It is the third biggest wine producer behind Italy and France.

Over the past 60 years, average temperatures in Spain have risen by 1.3 degrees Celsius, according to the national weather office, Aemet.

And wine producers have seen an impact, as the timing of the harvest is crucial.

An employee tends to the grapevines at the Torres vineyard at a 950-metre altitude in Tremp near Lleida in the Catalan Pyrenees. 

Higher average temperatures speed up the ripening of the grapes, which leads to lower acidity and increased sugars in the fruit.

This yields higher alcohol levels in the wine and also alters other compounds in grapes that affect aroma and flavour.

Grapes must be picked quickly to avoid an excessive alcohol content.

“Essentially these grapes have not fully ripened in the right way,” said Fernando Zamora, a professor in the oenology department at Rovira I Virgili University in Tarragona.

‘Absurd’

The Familia Torres winery, one of Spain’s largest producers, embraced higher elevation more than 20 years ago, despite facing scepticism at the time.

The company, which has grown from a small family business in the late 19th century, began planting grapes in Tremp, 160 kilometres northeast of its Vilafranca de Penedes base, in 1998.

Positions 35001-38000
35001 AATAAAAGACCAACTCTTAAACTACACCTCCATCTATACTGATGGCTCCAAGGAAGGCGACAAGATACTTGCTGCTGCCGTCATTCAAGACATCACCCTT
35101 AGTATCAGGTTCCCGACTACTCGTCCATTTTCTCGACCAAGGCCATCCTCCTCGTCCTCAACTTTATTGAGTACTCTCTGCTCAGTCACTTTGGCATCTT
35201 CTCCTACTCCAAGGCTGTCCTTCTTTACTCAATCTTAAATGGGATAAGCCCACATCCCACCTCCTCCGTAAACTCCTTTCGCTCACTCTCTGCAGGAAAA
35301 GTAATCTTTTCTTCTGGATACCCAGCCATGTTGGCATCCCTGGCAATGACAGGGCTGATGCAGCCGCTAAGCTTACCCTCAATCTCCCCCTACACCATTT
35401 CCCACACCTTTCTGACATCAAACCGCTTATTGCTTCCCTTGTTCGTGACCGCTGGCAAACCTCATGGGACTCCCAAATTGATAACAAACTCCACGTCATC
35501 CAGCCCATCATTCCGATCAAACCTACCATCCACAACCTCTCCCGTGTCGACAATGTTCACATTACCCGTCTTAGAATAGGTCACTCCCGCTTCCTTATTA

Grapes for making wine had never been grown before at higher altitudes in this region in the foothills of the Pyrenees.

“Farmers in the area thought it was absurd. They thought grapes would not mature,” said Xavier Admella, who is in charge of the farm located at an altitude of 950 metres.

“Climate change has proven us right,” he added, as workers set up nets to protect the vines from hail which is much more common along mountain ranges.

Ancient grape varieties are treated in vitro at the Torres vineyard lab in Vilafranca del Penedes near Barcelona.

New techniques

In Tremp, temperatures are almost 10 degrees Celsius cooler than at sea level, Miguel A. Torres, president of the Familia Torres winery, said.

That makes it possible to grow grape varieties to produce white wines “that still have very good acidity levels”, he added.

The company, which exports to 150 countries, also has a laboratory where it revives grape strains that have almost disappeared.

One of them which performs well at high altitudes has already been planted in Tremp.

But the fight to adapt has a stiff price tag.

“The future is complicated,” Torres said, adding the wine sector had asked for aid from both the Spanish government and European Union.

Gay de Montella Estany agrees.

He predicts that Spain’s wine sector will have to go on planting at higher altitudes and “look for grape varieties that ripen later” to survive.

He does not rule out that some parts of the country, especially in the south, will one day no longer be suitable for wine production.

Not everyone is as pessimistic, though.

“Climate change is leading many wineries to get their act together and learn how to make wine, not like our grandparents did, but by looking for new techniques,” university professor Zamora said.

“And wines are now much better than they were a few years ago.”